Beer Advocate definitely needs more reviews!

Here's a Red Hook's site on the Blueline series, though it seems they rotate through the different beers in the series so you may not find this one on their site.

Iron Horse Irish Death

I love Iron Horse.  I love this beer.  It's incredibly drinkable.  I also love the label.  Really, Iron Horse puts out a solid product and I suggest you all give this beer a try.  Or any other beer that may suit your style more with Iron Horse.  

Beer Advocate calls this good.
Here's Iron Horse's info on the beer.

BJ's Tatonka Stout

Meh. I really kind of think places like this aren't exactly great. This location had an extensive beer menu but I feel like whenever I'm somewhere that is a "brewery" I should give their beer a try. This particular BJ's was in Southcenter Mall in Seattle.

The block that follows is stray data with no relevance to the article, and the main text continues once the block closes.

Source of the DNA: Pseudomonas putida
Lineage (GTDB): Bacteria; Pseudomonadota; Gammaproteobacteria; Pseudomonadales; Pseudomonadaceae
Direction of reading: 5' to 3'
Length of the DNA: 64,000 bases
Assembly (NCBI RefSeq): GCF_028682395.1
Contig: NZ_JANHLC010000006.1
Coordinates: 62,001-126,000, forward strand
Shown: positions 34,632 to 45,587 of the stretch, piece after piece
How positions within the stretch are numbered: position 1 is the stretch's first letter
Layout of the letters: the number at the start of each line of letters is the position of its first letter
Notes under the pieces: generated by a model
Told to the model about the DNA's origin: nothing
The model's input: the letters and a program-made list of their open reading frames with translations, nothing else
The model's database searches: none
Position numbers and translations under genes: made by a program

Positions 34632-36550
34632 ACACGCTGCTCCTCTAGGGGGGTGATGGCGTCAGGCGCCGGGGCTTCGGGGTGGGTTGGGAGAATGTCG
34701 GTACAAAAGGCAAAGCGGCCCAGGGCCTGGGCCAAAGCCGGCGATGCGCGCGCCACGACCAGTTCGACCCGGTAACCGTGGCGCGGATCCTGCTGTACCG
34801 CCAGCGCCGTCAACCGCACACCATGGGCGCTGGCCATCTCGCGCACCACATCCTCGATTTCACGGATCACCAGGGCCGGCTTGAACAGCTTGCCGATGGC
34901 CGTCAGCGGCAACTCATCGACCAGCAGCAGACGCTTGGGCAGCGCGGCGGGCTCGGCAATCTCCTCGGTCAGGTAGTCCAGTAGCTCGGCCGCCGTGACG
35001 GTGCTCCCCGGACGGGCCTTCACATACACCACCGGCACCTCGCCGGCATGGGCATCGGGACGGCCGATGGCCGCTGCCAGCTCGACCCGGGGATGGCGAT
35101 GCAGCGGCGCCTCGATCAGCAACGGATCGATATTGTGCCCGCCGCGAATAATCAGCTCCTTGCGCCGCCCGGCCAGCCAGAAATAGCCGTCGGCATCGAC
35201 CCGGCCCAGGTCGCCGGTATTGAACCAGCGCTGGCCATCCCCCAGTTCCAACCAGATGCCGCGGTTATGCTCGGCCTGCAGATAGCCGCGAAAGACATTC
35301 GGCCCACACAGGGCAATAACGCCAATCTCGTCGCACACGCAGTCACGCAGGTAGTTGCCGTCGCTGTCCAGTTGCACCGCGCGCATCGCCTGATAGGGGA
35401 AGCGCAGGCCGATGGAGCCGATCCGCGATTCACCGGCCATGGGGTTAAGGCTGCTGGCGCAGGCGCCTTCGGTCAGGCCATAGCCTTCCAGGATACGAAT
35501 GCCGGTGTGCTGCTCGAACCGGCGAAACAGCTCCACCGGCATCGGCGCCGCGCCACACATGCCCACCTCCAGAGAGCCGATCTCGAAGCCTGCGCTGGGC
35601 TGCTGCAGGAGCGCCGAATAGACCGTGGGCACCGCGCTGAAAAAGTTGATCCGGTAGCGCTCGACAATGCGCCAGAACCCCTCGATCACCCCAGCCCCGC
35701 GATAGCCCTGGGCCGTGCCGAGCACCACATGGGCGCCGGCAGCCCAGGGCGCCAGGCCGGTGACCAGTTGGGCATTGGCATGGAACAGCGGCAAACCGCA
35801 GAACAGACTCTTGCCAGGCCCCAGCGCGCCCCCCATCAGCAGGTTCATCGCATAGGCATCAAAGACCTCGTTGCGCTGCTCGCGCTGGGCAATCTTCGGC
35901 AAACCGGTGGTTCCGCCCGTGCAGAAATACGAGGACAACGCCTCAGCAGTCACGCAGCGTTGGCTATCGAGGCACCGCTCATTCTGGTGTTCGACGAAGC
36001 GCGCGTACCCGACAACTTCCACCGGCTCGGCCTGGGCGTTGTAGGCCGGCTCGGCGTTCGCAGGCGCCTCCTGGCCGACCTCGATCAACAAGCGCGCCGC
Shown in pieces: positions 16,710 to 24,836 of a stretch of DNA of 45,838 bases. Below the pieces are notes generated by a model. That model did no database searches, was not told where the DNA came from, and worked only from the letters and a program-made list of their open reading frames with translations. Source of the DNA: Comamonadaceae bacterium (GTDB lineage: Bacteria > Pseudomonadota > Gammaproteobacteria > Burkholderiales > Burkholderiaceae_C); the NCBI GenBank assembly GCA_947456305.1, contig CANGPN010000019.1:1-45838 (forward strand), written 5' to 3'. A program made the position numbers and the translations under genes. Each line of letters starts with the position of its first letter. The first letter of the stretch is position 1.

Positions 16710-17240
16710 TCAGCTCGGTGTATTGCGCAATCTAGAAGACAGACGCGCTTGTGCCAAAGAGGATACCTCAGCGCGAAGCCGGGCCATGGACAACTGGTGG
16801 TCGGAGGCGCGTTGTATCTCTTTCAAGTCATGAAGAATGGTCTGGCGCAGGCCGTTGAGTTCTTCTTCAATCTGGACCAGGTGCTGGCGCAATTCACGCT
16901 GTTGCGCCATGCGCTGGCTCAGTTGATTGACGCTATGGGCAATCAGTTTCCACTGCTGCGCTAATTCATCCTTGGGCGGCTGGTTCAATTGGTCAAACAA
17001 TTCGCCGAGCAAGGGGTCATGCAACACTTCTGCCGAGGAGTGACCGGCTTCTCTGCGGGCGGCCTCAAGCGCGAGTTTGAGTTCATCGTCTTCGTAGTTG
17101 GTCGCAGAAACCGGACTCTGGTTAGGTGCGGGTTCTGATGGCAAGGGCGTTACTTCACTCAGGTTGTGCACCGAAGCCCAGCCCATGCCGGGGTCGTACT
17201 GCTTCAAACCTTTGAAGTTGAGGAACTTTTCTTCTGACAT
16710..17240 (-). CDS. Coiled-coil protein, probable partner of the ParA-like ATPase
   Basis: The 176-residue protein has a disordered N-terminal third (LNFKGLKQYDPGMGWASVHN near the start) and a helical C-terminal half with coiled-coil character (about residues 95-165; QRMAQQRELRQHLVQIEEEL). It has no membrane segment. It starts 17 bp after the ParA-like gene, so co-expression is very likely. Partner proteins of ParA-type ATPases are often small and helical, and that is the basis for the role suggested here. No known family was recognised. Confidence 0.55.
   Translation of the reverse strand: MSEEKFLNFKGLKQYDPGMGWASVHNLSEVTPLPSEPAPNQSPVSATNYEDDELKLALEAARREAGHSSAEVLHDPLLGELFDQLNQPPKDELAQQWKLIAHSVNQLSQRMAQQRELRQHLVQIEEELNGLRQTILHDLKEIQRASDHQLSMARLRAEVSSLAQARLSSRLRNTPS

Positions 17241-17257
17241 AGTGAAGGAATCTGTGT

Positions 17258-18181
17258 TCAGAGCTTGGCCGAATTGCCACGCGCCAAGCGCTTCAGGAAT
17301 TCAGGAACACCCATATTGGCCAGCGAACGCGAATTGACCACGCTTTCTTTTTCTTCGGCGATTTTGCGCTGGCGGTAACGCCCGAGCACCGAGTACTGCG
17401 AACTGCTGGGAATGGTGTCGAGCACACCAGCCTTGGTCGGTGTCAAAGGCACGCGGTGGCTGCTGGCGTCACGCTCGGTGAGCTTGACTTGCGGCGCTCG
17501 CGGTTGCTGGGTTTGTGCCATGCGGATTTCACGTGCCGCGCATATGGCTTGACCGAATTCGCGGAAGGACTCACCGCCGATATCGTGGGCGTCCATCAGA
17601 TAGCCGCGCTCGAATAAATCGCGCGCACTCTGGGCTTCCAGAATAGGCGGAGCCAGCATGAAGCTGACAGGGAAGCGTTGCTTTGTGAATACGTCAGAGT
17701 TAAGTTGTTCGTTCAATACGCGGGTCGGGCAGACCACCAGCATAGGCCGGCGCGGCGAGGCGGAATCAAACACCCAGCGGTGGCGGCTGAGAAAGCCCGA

When I was down in San Diego and tried their porter in December and wasn't impressed. I felt the same with their stout this time around. It was bland and almost tasted watered down.  I am shocked this is considered an imperial stout.  This was just terrible.

As sad as it is, I'd consider eating at BJ's again but I'd rather skip having a beer all together. The food here was ok but the service was lacking. However, I did try fried buffalo chicken wontons which may have been the best part of my visit here. I think next time I'll have a water, some wontons, and a pizookie (google it). I'd even skip the pizza as I wasn't impressed!

Beer Advocate disagrees with me.
Here's what BJ's says about their beer.

Great Divide Nomad

Ok. A little weak for a pilsner. Great divide may want to stick to the darker beers.